Google Wallet keeps too much data unencrypted – study

13 Dec 2011

A study from digital forensics and security firm viaForensics found that NFC payment app Google Wallet kept too much data unencrypted, such as transaction history and credit card balances, when it rooted the device.

The app lets users pay for goods and services with NFC-enabled smartphones. Users can add their credit card details on the app and, by swiping their phone over an in-store terminal, they can pay for goods in seconds.

viaForensics conducted a review of the information sent and stored by Google Wallet to see how secure it was with sensitive data. A Google Nexus S was used, along with a CitiBank MasterCard for payments.

After making some purchases with the phone, the researcher rooted it and found an unencrypted database within the Google Wallet app, with transaction histories, the current credit card balance, its expiration data and the card holder’s name.

The study found that while Google Wallet kept full credit card numbers secure, the app did not encrypt “pretty much everything except the first 12 digits of your credit card.” It believes that enough information is stored on the phone which could allow scammers to conduct a social engineering attack against the consumer.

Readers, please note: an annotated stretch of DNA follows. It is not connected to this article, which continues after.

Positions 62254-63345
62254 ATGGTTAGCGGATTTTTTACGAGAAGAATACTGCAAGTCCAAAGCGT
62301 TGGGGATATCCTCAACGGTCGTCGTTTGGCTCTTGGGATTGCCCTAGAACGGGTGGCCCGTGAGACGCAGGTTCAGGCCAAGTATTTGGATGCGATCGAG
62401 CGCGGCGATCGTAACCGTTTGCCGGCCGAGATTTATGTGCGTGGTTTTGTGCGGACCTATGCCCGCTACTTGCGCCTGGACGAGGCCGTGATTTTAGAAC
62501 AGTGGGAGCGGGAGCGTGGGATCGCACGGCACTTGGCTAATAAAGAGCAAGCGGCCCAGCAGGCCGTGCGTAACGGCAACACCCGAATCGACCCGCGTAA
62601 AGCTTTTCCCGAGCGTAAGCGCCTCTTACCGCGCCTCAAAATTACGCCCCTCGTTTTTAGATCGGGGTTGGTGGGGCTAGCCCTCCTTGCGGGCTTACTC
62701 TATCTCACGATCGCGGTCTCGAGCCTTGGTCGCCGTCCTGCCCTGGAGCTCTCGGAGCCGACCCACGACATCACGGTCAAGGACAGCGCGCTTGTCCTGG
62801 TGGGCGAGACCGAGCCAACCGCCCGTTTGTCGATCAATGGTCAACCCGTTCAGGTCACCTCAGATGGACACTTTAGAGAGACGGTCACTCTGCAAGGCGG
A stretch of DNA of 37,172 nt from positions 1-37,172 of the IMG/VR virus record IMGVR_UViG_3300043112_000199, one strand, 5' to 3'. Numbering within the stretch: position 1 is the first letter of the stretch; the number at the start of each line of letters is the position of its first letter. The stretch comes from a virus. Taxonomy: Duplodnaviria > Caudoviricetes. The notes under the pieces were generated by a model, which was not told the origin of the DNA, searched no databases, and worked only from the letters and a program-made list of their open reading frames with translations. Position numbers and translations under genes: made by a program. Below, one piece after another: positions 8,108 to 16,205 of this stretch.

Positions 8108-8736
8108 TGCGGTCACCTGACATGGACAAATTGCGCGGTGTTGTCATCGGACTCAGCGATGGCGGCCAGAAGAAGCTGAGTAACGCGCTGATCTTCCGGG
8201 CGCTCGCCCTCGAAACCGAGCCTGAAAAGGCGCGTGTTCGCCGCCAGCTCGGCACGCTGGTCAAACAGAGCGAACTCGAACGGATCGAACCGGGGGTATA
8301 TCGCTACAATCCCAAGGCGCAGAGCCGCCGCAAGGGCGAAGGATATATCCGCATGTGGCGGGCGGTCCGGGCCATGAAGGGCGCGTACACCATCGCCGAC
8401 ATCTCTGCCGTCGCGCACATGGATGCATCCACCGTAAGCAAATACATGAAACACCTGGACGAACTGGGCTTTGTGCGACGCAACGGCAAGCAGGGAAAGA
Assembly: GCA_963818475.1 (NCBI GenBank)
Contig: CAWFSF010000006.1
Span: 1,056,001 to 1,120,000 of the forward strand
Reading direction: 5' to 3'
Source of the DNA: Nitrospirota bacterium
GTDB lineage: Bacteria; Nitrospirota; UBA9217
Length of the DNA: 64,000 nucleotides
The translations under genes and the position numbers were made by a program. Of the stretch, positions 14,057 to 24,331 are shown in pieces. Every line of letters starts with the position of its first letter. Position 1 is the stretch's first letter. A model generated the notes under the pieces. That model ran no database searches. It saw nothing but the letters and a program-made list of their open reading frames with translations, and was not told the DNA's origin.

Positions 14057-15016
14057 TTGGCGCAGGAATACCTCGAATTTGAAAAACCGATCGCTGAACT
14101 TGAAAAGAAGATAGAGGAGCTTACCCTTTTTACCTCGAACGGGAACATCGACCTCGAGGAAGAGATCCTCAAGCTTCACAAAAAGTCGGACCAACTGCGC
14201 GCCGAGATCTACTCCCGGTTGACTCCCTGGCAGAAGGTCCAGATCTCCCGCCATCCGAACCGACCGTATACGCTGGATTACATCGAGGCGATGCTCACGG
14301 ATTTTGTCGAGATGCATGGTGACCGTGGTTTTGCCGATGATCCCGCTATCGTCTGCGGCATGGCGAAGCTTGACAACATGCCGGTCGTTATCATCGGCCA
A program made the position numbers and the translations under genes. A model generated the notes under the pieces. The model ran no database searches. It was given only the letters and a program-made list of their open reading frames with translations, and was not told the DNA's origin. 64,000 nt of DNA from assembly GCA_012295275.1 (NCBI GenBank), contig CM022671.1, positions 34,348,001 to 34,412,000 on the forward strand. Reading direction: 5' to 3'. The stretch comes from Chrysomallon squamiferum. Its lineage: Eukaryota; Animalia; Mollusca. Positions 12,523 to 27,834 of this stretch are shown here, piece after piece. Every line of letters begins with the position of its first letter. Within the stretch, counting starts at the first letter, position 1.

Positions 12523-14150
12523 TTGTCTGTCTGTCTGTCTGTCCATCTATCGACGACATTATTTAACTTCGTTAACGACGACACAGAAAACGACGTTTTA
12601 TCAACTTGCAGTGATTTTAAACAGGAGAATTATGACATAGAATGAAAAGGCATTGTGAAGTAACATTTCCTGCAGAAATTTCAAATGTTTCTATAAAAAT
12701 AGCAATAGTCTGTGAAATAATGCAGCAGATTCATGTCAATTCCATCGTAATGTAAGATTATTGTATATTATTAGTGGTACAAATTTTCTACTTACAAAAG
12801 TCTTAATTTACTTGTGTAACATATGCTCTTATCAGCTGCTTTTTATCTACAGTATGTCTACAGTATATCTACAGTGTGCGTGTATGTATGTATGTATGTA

“It has consistently been viaForensics’ position that the largest security risk from apps using NFC do not stem from the core NFC technology but instead the apps that use the technology,” concluded the study.

“In this case, the amount of unencrypted data store by Google Wallet surpasses what we believe most consumers find acceptable.”

American Banker reports that Google released a statement to counter these claims, pointing out that this information is only accessible if the phone is rooted.

“The viaForensics study does not refute the effectiveness of the multiple layers of security built into the Android operating system and Google Wallet,” said a Google spokesperson.

“This report focuses on data accessed on a rooted phone, but even in this case, the secure element still protects the payment instruments, including the credit card and card verification value numbers. Android actively protects against malicious programmes that attempt to gain root access without users’ knowledge,” he said.